02 December 2010

Product Testing: Dreamfarm's Chobs, Jot and Smood (30 Nov 2010)

9 Amy Street, Albion QLD 4010

Designs with quirky names

We grow our original ideas into new solutions that change people's lives for the better, and in doing so, the world. We are Dreamfarm.

Thanks to Joanna Cooney from Dreamfarm for sending me some product samples of their range to review. I received a Chobs, Jot and Smood — with names like this I reckon you'd never guess what they are in a trivia quiz. All the products are nicely packaged and come with an industrial quality hang tag which they hope you'll reuse but I'm not sure if I'd use them as I already have a key ring. At first I couldn't work out how to get them off and thought I needed to cut them off but thankfully I worked out the ends have little screws on them — although people not good with their fingers might find them a little difficult to take off. Dreamfarm hopes that some customers might also reuse the thin product tag on the Jot and Smood as a bookmark but I have my doubts this would actually happen unless they had a nice generic design on them — perhaps if a pretty design was on the other side of the label would make it more attractive to reuse.

The Chobs ($13.95) are used to raise your chopping board so you can theoretically use both sides of the one board. I can see the value of this as I've often wanted to use both sides of a cutting board but when turning it over it would messy up the bench top when it comes in contact if you've been cutting up something or have washed it. For people with limited hand dexterity I think they'd find them a little difficult to clip to their boards but once on you could pretty much keep them on. At first I found them quite foreign but over the weeks I've gotten used to them being on. I think the downside is depending on how and where you stack your board you might find the chobs get caught amongst other things in the wash up tray. Also because the Chobs stick up on the board you might find they get in the way when scraping off your cuttings but I've managed to work around this.

The Jot ($5.95 for 2) is a suction cup that can basically hold anything that will fit into it. I was keen to try this for my toothbrushes and it works perfectly. The downside might be the colours supplied might not match your surface.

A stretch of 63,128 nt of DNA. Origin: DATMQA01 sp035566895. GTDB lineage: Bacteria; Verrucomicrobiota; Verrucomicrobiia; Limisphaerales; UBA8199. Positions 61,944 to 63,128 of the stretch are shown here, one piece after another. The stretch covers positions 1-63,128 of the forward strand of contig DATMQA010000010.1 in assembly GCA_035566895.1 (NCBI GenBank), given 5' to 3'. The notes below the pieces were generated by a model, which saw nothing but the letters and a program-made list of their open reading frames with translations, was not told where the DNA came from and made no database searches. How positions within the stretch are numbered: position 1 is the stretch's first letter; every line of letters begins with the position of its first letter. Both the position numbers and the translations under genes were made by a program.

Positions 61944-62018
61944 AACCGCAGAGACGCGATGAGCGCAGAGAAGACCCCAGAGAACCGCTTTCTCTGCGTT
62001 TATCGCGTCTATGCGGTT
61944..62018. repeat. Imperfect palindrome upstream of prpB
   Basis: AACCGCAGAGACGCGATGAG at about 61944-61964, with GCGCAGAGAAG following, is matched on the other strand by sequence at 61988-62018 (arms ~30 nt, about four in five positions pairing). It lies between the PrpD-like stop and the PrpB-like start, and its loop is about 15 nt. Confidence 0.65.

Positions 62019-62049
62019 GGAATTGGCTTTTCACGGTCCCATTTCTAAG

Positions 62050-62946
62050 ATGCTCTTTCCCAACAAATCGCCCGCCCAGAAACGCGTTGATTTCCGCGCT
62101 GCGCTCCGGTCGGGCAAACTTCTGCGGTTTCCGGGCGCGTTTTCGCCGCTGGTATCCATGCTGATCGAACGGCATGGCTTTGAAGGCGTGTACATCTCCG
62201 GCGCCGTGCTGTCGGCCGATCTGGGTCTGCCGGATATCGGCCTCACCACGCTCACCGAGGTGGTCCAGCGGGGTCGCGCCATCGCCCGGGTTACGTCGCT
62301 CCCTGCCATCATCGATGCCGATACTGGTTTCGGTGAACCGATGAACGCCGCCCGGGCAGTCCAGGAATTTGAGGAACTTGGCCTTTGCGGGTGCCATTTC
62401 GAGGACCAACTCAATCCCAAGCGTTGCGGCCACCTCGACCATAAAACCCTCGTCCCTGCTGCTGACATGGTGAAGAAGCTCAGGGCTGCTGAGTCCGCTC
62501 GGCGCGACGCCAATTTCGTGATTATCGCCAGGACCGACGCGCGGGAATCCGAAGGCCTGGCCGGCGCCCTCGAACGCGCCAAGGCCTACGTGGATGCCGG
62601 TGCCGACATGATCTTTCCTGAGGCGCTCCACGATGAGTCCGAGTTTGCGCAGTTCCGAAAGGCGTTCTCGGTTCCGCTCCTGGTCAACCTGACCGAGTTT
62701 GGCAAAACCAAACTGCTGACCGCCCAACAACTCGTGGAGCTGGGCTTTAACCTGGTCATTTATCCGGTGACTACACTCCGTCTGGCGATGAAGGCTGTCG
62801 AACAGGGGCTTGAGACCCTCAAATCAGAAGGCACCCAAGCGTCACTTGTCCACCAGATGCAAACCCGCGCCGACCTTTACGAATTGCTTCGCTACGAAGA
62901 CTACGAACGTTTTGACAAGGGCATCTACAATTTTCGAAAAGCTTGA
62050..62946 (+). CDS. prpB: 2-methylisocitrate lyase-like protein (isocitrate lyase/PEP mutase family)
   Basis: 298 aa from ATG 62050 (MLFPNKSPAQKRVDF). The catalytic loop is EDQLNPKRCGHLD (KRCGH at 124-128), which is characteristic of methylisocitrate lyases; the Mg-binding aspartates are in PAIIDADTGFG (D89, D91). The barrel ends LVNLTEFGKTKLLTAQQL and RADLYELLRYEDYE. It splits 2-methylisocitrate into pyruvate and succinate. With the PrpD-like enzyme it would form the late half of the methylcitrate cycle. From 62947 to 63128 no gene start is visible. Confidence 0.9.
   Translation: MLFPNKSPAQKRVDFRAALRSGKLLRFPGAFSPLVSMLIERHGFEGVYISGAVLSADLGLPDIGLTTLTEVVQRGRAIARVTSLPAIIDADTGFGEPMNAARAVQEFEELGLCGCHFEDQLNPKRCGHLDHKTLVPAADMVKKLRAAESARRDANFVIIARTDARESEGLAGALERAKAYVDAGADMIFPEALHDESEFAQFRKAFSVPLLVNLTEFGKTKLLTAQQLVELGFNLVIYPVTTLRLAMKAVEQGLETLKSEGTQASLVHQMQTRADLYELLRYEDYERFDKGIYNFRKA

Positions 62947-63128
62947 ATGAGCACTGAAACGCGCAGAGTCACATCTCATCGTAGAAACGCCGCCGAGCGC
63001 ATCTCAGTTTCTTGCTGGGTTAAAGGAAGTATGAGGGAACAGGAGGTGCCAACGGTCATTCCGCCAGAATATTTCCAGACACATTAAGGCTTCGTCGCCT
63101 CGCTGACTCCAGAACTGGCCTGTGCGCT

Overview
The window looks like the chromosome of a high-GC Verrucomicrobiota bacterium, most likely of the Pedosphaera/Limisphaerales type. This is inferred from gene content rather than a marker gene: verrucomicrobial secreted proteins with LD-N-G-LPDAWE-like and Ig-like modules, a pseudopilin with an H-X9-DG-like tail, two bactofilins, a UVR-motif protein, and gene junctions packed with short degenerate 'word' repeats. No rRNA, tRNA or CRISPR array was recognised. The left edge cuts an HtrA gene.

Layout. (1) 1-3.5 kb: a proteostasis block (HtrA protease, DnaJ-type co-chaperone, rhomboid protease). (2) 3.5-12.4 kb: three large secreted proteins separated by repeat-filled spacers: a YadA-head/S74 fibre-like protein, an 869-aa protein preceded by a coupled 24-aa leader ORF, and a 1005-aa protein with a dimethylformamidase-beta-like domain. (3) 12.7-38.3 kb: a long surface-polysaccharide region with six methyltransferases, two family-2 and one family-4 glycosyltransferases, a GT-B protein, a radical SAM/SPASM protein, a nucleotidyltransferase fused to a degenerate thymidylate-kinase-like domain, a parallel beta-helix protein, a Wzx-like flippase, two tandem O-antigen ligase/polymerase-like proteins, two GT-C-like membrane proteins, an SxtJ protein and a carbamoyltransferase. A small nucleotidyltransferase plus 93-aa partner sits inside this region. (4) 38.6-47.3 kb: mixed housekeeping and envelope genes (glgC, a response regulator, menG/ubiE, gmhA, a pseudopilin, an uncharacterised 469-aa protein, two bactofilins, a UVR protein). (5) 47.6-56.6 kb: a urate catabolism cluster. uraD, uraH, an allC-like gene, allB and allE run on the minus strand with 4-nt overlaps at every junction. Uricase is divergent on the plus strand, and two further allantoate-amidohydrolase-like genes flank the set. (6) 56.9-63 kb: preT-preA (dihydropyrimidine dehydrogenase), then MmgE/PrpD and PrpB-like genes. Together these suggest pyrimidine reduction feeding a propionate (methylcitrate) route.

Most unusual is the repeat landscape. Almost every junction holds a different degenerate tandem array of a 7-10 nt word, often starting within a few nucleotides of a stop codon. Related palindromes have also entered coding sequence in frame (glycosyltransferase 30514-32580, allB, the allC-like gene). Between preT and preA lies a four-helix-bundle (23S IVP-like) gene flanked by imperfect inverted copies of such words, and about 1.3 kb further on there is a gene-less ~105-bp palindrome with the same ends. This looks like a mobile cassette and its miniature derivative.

Finally the Smood ($29.95) is a spiral designed masher which I was most interested in testing because I'd love a masher that does a good job. My existing mashers are pretty cheap and do a fair enough job but the Smood seemed easier to use and mashed up the sweet potato pretty well. The downside would be it's more expensive than your basic ones and the springing action takes a little getting used to.

Testing the Smood
Smood meets my existing kitchen mashers

Sweet potato cut up

Boiling the sweet potato

Drained sweet potato

First Smood mash

Finished Smood mashed sweet potato

Oven baked fish with green beans and Smood mashed sweet potato, Chef Leong :-)

Testing the Chobs

Chobs attached

Testing the Jot

Remove the plastic holder base. I couldn't work it out on the red one at first and thought it was a dud but then realised I peeled off the white sticker instead of the plastic holder base.

Find something you want to hang

Hang tag can be reused as a key chain


YaYa said...

I've read about this company, they just specialise in inventing kitchen gadgets, love their stuff! Your fish looks pretty good too!

Anna Johnston said...

Some cool little ideas there, interesting.

boo said...

Why do you do product reviews and accuse other people of selling out?

And yes, I don't have a blog.

Simon Leong said...

hi yaya, the oven backed fish in foil is one of the easiest dishes to do with a bit of butter and lemon juice :-)

hi anna, they are quite interesting. not sure if all of them will work for everyone but i'm sure there's some value to be had by some they are looking for such products.

hi boo, doing a product review doesn't necessarily mean selling out if it's an honest product review. with Coles and Woolies and most advertising (if not all) they never tell you anything bad about their products — it's all good in their world and there's never anything wrong. it's not really being honest. if i review a restaurant, product or sample i try and keep it as honest and constructive as possible so readers can make a better judgement of if they're interested in eating there etc. :-)

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